Fact: Dystonia affects about 1% of the population
What is Dystonia?
Dystonia is a movement disorder in which a person's muscles contract uncontrollably. The contraction causes the affected body part to twist involuntarily, resulting in repetitive movements or abnormal postures. Dystonia can affect one muscle, a muscle group, or the entire body. Dystonia affects about 1% of the population, and women are more prone to it than men.
What Are the Symptoms of Dystonia?
Symptoms of dystonia can range from very mild to severe. Dystonia can affect different body parts, and often the symptoms of dystonia progress through stages. Some early symptoms include:
- A "dragging leg"
- Cramping of the foot
- Involuntary pulling of the neck
- Uncontrollable blinking
- Speech difficulties
Stress or fatigue may bring on the symptoms or cause them to worsen. People with dystonia often complain of pain and exhaustion because of the constant muscle contractions.
If dystonia symptoms occur in childhood, they generally appear first in the foot or hand. But then they quickly progress to the rest of the body. After adolescence, though, the progression rate tends to slow down.
When dystonia appears in early adulthood, it typically begins in the upper body. Then there is a slow progression of symptoms. Dystonias that start in early adulthood remain focal or segmental: They affect either one part of the body or two or more adjacent body parts.
What Causes Dystonia?
Most cases of dystonia do not have a specific cause. Dystonia seems to be related to a problem in the basal ganglia. That's the area of the brain that is responsible for initiating muscle contractions. The problem involves the way the nerve cells communicate.
Acquired dystonia is caused by damage to the basal ganglia. The damage could be the result of:
- Brain trauma
- Oxygen deprivation
- Drug reactions
- Poisoning caused by lead or carbon monoxide
Idiopathic or primary dystonia is often inherited from a parent. Some carriers of the disorder may never develop a dystonia themselves. And the symptoms may vary widely among members of the same family
Are There Different Types of Dystonia?
Dystonias are classified by the body part they affect:
- Generalized dystonia affects most of or all of the body.
- Focal dystonia affects just a specific body part.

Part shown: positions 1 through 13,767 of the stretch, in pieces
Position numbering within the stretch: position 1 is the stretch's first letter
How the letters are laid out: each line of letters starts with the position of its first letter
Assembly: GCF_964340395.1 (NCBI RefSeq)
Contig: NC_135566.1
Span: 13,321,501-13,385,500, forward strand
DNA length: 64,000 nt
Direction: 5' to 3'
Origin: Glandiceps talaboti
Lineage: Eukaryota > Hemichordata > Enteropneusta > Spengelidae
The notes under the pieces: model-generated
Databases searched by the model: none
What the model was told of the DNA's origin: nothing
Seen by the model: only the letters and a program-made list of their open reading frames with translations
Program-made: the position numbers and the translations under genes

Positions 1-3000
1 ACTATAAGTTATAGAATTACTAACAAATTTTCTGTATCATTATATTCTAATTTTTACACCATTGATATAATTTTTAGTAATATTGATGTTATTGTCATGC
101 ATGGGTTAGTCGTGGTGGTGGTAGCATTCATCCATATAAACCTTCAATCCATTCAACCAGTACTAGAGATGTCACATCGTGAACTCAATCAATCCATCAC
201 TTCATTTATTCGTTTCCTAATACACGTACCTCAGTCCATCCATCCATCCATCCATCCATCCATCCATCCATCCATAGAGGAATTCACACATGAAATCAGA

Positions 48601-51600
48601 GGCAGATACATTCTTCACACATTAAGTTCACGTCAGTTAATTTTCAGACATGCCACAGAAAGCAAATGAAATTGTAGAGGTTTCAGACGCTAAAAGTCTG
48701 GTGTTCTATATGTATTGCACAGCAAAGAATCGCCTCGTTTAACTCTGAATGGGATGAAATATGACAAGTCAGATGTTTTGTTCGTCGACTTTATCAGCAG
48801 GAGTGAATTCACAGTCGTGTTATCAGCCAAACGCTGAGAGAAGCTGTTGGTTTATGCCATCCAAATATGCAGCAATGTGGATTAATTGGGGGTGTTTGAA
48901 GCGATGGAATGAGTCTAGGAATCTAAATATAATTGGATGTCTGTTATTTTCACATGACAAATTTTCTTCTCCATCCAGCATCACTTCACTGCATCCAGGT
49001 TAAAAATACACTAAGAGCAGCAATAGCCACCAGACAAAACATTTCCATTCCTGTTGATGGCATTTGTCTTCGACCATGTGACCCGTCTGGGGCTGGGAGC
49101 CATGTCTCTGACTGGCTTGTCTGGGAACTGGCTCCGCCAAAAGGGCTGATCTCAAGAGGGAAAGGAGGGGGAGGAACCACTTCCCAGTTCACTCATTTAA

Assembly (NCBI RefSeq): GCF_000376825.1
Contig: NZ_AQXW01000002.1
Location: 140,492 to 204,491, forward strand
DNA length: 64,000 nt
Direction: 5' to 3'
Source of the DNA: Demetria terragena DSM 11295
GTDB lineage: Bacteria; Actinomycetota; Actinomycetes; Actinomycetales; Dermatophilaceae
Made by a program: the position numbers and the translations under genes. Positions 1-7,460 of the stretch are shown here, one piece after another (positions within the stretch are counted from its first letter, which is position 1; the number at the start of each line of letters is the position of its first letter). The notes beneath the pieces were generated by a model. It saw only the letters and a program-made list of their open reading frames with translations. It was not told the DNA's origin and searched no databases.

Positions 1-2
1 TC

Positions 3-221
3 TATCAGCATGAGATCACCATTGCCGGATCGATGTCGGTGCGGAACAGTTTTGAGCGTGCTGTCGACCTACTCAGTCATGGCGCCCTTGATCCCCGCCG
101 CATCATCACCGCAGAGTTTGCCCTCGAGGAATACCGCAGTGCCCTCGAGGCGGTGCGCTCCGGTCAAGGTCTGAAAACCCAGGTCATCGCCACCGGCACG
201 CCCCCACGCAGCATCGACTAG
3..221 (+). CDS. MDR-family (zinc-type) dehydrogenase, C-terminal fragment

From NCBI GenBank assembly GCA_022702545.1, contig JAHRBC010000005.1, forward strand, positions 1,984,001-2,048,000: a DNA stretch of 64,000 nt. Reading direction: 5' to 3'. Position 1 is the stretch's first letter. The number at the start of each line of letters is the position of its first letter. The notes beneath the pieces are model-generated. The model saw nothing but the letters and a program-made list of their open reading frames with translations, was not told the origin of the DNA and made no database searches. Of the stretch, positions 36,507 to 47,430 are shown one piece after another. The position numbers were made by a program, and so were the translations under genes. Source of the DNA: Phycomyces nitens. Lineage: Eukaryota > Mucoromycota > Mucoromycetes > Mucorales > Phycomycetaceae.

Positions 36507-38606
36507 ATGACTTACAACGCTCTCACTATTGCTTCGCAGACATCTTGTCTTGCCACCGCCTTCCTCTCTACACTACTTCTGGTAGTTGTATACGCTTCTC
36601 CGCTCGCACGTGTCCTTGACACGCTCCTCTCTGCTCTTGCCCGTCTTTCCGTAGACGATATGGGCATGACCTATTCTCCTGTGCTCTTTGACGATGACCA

- Multifocal dystonia affects more than one unrelated body part.
- Segmental dystonia involves adjacent body parts.
Hemidystonia affects the arm and leg on the same side of the body.
How is dystonia diagnosed?
At this time, there is no single test to confirm the diagnosis of dystonia. Instead, the diagnosis rests in a physician's ability to observe symptoms of dystonia and obtain a thorough patient history. In order to correctly diagnose dystonia, doctors must be able to recognize the physical signs and be familiar with the symptoms. In certain instances, tests may be ordered to rule out other conditions or disorders. The kind of specialist who typically has the training to diagnose and treat dystonia is a movement disorder neurologist.
The dystonia diagnostic process may include:
- Patient history
- Family history
- Laboratory studies such as blood and urine tests, and analysis of cerebrospinal fluid
- Electrical recording techniques, such as electromyography (EMG) or electroencephalography (EEG)
- Genetic testing for specific forms of dystonia
- Other tests and screenings intended to rule out other conditions or disorders
Dystonia and mental health
Mental health is a sensitive topic for many people with dystonia as many cases of dystonia are initially mistaken for a mental health (or psychological) condition. In the vast majority of cases, dystonia is a neurological illness and does not have a mental health cause.
However, it is also increasingly understood, that although mental health conditions do not normally cause dystonia, there can be an important inter-relationship in some cases between dystonia and mental health conditions such as stress, depression and anxiety. This relationship can be two way.
Not only is the very nature of dystonia (particularly aspects like pain and disability) stressful, but also the areas of the brain affected by dystonia are associated, in part, with thinking and emotion as well as muscle movement.